• Expressing guilt when you eat certain foods.
  • Making negative comments about the way other people look.
  • Dissatisfied with your shape, size, and weight.
  • Talking about your dissatisfaction with your body.

 

Try to be happy with your own body’s shape, size and weight. If this seems like a stretch, seek professional support from a non-dieting therapist and/or Accredited Practising Dietitian. The minimum goal is to respect your body.

Send the message to your child that health comes in all different shapes, sizes and weights.

ii.                  Don’t diet – Focus on health promoting behaviours

Dieting and engaging in dieting behaviours and talk sends the message to children that dieting is a normal and healthy part of life. Over time, they may start to worry about their own weight and look at cutting back on food in the same way that their parents have.

Food is food. Food is not “good” or “bad”. No one food or nutrient is the problem or needs to be restricted. All food can be enjoyed as part of a balanced diet. If you must categorise food in relation to its nutrient content, “every day” and “sometimes” food can be helpful.

Focus on health and well-being rather than weight.

Help your children understand why certain foods are nutritious and others aren’t in comparison, but don’t make it about weight.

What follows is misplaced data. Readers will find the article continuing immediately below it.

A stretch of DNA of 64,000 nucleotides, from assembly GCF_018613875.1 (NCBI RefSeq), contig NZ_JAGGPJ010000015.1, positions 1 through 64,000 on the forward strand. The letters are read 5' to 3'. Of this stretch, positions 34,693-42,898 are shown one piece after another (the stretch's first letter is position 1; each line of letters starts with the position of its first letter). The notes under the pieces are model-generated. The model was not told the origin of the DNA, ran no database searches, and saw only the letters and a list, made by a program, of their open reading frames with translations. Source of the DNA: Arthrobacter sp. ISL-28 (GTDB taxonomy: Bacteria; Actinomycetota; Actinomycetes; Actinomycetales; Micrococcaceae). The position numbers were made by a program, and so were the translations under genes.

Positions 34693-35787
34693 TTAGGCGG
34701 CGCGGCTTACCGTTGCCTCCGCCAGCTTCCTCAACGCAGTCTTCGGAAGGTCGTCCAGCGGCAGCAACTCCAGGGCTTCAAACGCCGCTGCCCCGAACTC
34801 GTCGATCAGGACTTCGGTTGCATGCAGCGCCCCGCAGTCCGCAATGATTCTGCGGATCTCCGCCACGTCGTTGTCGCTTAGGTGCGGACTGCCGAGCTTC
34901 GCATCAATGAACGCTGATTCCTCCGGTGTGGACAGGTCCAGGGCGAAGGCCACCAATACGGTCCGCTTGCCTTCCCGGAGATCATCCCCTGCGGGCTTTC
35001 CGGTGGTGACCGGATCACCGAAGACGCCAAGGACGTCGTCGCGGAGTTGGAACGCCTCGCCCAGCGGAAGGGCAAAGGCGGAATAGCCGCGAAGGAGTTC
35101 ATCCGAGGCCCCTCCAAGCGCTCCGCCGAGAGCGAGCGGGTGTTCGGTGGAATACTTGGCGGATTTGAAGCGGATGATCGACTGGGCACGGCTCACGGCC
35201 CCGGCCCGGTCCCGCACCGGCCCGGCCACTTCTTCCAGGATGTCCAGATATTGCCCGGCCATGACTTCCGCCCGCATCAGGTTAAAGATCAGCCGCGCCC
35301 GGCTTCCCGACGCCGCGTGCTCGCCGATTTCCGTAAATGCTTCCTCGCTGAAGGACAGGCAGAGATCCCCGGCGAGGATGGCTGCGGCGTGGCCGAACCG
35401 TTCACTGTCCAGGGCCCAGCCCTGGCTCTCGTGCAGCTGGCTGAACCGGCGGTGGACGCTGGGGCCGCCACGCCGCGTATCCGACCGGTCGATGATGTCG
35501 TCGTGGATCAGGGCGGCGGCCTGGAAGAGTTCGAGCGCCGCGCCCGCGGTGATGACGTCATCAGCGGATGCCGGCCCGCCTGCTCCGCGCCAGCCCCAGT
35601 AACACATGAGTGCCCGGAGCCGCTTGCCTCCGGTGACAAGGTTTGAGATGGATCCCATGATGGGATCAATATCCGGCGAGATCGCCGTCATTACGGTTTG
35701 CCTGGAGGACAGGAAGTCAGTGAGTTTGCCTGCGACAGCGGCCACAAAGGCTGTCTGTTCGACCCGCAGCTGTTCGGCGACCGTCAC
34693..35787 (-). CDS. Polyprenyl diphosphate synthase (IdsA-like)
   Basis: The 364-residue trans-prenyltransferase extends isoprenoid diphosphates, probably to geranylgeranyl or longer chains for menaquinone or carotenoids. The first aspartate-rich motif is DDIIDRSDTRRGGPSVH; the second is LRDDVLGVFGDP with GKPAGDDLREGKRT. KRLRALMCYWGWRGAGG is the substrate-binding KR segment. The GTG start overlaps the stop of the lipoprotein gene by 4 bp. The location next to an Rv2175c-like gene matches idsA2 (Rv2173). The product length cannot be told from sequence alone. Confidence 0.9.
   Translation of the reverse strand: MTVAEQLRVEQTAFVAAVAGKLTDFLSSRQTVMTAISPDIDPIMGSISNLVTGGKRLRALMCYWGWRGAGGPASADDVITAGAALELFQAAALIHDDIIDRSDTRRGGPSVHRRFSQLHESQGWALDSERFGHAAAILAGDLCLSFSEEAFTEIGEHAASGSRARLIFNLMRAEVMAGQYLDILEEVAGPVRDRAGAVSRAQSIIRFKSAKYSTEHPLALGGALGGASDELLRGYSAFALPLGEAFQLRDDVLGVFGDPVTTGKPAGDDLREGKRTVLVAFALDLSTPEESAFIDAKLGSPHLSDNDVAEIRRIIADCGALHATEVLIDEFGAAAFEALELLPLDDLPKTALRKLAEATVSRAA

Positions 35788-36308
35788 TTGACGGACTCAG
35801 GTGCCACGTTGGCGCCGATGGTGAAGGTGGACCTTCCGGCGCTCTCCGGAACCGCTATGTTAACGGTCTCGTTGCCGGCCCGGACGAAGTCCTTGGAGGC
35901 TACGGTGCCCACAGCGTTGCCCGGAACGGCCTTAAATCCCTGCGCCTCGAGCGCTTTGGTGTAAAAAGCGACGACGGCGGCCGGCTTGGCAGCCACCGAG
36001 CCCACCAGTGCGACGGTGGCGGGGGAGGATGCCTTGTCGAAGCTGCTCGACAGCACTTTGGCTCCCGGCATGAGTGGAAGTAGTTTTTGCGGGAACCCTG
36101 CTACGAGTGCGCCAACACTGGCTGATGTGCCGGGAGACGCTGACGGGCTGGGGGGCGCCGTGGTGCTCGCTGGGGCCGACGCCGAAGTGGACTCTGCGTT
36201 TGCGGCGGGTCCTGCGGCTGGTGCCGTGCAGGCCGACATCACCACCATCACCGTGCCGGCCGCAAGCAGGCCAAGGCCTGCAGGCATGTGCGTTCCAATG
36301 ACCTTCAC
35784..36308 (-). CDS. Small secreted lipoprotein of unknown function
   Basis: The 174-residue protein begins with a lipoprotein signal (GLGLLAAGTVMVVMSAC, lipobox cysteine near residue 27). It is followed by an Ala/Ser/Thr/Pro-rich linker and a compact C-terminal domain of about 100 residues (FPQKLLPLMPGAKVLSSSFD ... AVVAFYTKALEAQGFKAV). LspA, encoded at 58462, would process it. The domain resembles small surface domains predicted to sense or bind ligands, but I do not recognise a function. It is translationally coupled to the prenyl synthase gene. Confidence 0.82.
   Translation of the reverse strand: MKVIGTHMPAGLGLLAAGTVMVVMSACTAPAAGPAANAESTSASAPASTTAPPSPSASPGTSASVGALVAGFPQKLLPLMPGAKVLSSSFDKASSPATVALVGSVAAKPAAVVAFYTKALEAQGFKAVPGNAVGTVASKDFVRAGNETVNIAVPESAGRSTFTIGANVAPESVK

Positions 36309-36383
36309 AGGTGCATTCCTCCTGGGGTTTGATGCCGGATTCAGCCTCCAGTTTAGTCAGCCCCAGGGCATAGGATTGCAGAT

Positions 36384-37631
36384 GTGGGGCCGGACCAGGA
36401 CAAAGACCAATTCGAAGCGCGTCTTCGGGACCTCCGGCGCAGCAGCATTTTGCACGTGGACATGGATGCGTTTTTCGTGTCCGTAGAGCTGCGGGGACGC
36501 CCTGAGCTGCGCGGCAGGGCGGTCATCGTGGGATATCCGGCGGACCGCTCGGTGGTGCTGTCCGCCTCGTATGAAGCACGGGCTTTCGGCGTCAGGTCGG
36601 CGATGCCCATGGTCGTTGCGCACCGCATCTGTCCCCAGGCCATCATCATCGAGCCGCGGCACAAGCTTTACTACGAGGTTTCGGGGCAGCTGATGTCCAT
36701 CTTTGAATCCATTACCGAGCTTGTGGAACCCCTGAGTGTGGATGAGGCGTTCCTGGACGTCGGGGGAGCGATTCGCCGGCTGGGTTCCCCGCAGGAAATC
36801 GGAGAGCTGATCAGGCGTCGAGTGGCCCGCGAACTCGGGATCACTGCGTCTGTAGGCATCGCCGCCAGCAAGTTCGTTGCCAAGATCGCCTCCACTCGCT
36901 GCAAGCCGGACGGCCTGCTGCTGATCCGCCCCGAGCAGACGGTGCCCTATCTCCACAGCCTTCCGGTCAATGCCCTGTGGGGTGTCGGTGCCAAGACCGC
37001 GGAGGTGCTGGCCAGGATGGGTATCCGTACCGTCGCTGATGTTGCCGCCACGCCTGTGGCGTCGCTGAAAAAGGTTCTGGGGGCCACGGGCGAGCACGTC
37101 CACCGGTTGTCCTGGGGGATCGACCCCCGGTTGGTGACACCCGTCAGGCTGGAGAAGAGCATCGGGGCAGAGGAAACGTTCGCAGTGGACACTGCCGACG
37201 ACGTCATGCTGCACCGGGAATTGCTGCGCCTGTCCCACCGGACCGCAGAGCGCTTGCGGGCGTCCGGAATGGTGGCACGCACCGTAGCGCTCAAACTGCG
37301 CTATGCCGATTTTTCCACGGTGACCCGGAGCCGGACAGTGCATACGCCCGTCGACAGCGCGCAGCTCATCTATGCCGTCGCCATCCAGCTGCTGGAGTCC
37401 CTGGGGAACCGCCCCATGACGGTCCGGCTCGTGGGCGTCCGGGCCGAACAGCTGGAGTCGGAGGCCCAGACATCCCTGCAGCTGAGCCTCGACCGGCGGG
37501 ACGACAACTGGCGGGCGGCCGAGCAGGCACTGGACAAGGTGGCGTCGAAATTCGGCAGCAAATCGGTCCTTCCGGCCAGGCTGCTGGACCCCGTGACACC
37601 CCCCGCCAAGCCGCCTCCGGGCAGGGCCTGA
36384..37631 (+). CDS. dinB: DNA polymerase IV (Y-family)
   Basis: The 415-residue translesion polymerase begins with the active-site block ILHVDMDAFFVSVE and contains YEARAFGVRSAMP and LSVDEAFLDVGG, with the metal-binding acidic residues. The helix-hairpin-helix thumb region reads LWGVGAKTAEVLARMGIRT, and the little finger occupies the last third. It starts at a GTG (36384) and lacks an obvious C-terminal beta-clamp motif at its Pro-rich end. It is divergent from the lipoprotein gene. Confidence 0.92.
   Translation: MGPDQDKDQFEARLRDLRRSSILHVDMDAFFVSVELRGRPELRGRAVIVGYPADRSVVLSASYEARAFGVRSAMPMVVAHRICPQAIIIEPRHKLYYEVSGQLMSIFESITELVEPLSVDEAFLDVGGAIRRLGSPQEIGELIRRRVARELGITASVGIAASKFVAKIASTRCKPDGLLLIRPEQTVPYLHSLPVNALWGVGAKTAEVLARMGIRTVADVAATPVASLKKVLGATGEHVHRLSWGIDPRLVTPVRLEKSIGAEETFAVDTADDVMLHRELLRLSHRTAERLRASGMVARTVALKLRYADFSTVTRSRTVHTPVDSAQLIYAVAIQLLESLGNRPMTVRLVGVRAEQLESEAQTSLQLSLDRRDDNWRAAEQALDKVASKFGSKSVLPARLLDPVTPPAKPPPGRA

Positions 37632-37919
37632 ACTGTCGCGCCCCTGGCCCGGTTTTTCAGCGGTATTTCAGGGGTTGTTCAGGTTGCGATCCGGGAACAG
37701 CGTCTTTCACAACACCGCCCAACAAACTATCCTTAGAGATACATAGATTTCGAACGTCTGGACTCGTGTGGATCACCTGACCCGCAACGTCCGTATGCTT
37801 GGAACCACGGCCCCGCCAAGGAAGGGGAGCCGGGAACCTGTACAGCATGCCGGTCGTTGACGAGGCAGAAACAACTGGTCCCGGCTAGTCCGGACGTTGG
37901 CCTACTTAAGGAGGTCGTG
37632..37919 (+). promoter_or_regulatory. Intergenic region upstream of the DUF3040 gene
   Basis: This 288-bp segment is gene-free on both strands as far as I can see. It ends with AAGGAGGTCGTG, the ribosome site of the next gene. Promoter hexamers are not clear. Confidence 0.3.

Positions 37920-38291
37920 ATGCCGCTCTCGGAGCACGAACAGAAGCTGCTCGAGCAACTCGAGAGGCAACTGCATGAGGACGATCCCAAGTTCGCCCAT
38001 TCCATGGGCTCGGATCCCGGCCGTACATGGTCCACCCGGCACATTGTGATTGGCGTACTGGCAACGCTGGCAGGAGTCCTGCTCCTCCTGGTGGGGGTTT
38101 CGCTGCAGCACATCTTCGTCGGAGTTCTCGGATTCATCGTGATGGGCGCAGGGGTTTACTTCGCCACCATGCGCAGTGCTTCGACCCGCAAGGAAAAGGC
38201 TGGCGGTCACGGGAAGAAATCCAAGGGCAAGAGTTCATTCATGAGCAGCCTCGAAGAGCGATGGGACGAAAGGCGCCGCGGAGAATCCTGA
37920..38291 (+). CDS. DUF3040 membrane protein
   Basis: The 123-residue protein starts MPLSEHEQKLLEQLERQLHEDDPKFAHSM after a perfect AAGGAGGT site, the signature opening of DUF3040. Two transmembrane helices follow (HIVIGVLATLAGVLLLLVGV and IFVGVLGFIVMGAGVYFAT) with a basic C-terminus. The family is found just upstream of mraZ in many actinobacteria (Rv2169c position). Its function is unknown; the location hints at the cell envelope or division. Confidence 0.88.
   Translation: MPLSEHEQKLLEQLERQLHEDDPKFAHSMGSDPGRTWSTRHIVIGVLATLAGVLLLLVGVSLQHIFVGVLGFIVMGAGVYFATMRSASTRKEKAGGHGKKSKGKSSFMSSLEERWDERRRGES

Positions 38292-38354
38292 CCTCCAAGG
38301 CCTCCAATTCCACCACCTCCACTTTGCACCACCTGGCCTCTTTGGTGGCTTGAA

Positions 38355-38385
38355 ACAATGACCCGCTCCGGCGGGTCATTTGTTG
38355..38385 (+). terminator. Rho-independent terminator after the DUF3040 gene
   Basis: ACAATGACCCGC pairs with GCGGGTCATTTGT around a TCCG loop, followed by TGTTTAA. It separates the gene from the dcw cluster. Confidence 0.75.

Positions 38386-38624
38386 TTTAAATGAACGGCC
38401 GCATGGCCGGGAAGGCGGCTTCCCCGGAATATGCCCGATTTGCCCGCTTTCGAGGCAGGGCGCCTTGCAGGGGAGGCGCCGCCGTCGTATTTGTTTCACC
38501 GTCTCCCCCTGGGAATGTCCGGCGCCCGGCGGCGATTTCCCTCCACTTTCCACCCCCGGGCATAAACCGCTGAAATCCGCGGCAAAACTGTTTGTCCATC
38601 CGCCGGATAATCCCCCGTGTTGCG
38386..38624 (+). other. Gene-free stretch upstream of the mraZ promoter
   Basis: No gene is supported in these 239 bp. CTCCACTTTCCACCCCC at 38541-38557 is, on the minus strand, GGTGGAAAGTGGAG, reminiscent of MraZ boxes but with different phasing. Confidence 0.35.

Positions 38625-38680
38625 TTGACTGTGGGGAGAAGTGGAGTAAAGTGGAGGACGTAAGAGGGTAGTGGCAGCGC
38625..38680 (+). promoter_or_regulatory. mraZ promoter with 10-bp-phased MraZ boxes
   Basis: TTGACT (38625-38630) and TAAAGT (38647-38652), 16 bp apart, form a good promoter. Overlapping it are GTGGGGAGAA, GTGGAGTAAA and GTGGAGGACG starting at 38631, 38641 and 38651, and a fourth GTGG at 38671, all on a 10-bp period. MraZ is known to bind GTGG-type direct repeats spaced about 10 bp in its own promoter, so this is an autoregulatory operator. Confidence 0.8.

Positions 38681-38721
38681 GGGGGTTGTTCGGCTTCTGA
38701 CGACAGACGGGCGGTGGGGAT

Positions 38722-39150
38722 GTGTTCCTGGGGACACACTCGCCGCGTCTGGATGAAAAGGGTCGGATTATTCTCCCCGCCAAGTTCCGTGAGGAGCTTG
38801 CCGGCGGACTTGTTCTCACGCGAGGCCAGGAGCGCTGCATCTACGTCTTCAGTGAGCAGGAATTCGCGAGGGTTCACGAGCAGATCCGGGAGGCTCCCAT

Stop restricting and depriving yourself of food or overexercising. Stop calorie counting. Stop weighing yourself.

Focus on eating and moving from a place of listening to your body and honouring what it needs.

Intuitive eating is a significant part of eating well.

It is important for kids to know that being healthy is not linked to their weight alone.

Being healthy is about caring for the body appropriately to feel well. Eating a variety of nutritious foods, moving the body regularly, sleeping well, resting well, doing things and work that is meaningful and maintaining positive relationships with people is what really is important.

It is also important for children to know that exercise is for feeling fit, well and energetic. It is also for having the strength to do all the activities of daily living.

Eating and exercising is a part of life. There is no one way to do eat and move well. Understanding what your child strengths are and what he enjoys is a big part of nurturing their well-being.

iii.                Celebrating differences and what makes your child unique

Teach your child to respect and accept their body and the bodies of other people regardless of appearance. It is not ok to bully people or make fun of them because of how they look.

Teach your children that being different isn’t bad, it’s good. Help them understand that their worth and everyone else’s worth is more than how a person looks or seems. This goes beyond promoting healthy body image, it teaches your child how to be a good person.